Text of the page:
A Cure For 2020 From An Unlikely Source

by Kevin Burton

   Iceland to the rescue! 

   From that country comes a remedy for what ails us in virus world.  Perhaps not the remedy, but a remedy, and it comes with a promise.

   The Iceland tourism board knows times are tough, but it cares and wants to help. Iceland wants you to “scream it out” and is providing a means for you to make it happen.

   Grateful appreciation to the “Moss And Fog” blog on WordPress for bringing this to my attention.

   “You’ve been through a lot this year and it looks like you need the perfect place to let your frustration out. Somewhere big, vast and untouched. It looks like you need Iceland,” is the message on the website www.lookslikeyouneediceland.com.

   The website offers a place to record a scream, then have it released into the vast open territory of Iceland, the most sparsely populated country in Europe. You can listen to the screams of others too.

   “Screaming as a therapeutic tool was developed in the 1970s as a way to release pent-up emotion. The psychological response to wanting to scream lights up a part of our brains called the amygdala,” according to Zoe Aston, MSC, a therapist and mental health consultant quoted on the tourism website.

   “The amygdala activates when we are under threat, something we have all experienced in the past few months.”

   Aston has provided helpful advice, in three parts, on how to craft your scream. You wouldn’t want your effort to be wasted would you?

   One. “Consider what your scream will be.  Some people will use volume, some will use words, some may even use breath.”

   Two. “Stand with your feet hip-width apart, a slight bend in your knees. Relax your shoulders. You may find it useful to put your hands on your hips or use your arms to help push out some of the pent-up emotion. Follow your instincts.”

  Three “Imagine a baby when it cries and screams. The noise comes from the baby’s gut. This is where your scream should come from. If it helps, put your hands on your belly and take a few deep breaths before you begin.”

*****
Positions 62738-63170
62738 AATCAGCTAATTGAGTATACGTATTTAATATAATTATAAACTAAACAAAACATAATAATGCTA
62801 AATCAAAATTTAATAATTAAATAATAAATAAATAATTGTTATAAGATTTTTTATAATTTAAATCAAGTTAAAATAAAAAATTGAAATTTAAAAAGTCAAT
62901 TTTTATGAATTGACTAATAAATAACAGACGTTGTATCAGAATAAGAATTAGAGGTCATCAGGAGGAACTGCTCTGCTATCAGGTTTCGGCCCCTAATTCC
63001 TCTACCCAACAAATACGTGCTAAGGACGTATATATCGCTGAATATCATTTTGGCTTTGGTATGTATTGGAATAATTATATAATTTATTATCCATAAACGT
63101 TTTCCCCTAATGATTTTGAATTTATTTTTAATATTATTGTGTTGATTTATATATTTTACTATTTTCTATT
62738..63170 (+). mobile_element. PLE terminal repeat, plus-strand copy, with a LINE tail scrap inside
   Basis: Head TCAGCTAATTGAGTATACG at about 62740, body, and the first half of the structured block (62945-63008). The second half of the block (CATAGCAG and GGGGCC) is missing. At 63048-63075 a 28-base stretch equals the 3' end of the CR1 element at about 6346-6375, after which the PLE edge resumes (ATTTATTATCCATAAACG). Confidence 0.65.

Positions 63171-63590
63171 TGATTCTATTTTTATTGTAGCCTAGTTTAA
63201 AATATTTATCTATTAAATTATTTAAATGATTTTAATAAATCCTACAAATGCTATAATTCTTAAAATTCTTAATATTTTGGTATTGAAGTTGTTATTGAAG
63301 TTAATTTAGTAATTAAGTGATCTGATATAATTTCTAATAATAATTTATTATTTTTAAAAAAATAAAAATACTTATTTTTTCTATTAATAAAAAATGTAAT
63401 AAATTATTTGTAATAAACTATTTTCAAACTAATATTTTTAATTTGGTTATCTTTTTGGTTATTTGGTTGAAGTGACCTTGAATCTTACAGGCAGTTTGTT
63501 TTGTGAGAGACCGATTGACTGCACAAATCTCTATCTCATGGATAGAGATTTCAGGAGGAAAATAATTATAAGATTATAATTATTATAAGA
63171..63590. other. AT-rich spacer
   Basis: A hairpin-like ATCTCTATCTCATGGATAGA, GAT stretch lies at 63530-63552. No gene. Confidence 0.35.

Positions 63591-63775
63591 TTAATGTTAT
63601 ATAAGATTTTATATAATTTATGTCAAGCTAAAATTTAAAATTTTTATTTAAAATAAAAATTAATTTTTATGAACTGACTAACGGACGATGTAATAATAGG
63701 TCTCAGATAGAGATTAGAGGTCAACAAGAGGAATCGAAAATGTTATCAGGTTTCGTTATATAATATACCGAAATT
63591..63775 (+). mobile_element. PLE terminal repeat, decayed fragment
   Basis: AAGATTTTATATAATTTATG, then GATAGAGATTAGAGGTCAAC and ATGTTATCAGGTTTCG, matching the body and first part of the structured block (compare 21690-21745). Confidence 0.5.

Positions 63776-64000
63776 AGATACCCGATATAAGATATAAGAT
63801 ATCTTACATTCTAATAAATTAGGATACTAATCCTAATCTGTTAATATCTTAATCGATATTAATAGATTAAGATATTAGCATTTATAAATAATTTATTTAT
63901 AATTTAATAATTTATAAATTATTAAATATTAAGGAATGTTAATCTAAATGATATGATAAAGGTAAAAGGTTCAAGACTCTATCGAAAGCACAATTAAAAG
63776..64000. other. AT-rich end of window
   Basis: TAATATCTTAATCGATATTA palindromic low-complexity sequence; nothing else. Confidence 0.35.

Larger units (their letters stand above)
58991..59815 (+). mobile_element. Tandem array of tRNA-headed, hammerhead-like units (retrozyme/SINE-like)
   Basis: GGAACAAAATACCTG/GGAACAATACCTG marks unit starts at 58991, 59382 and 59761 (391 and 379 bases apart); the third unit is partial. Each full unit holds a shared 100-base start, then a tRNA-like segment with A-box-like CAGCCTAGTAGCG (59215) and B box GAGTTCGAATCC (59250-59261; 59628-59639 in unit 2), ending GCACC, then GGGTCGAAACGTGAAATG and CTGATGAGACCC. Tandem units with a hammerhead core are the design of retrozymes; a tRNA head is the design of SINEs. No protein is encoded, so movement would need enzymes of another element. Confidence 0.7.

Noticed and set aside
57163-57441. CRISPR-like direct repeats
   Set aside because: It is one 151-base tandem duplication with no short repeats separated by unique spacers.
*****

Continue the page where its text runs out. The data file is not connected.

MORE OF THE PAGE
Got that?  All right, now you’re ready to let loose!

   The website shifts among seven beautiful pictures from Iceland. Clicking the “tap to scream” circle takes you to a screen that reads “your browser will now ask permission to access your microphone.”

   Hitting “OK” there takes you to the place where you can have your scream recorded.  But you are on your own from here. That was a click too far for me. 

   My wife is cooped up in the house with me 24/7. I wouldn’t want her to start worrying about me. 

   Besides, I don’t want to ruin my reputation as a connoisseur of quiet, established in my previous post (“How I Acquired A Taste For Quiet,” Sept. 11).

   Here’s what Wikipedia says about what is actually called “primal therapy” and was popularized by American psychologist Arthur Janov.

   “Primal therapy became very influential during a brief period in the early 1970s, after the publication of Janov’s first book, “The Primal Scream.”  It inspired hundreds of spin-off clinics worldwide and served as an inspiration for many popular cultural icons. Singer-songwriter John Lennon, actor James Earl Jones and pianist Roger Williams were prominent advocates.”

   John Lennon, well that figures. But James Earl Jones?

   “Primal therapy has since declined in popularity, partly because Janov had not demonstrated in research the outcomes necessary to convince research-oriented psychotherapists of its effectiveness,” according to Wikipedia.

   Aston says the screams are only part of the healing. “This is a starting point. If you need mental health support it is imperative that you seek out professional help,” she writes.

   “Record your scream and we’ll release it in Iceland’s beautiful wide-open spaces, promises the tourism board, “And when you’re ready, come let it out for real. You’ll feel better, we promise.”

   So the screaming stuff is a no-go, potential relief to my amygdala notwithstanding. But the visit Iceland bit? Well, the scenery is beautiful, they drive on the right side of the road and there aren’t many people there.  Wasn’t a visit the tourism board’s whole intent anyway?

   What a scream!

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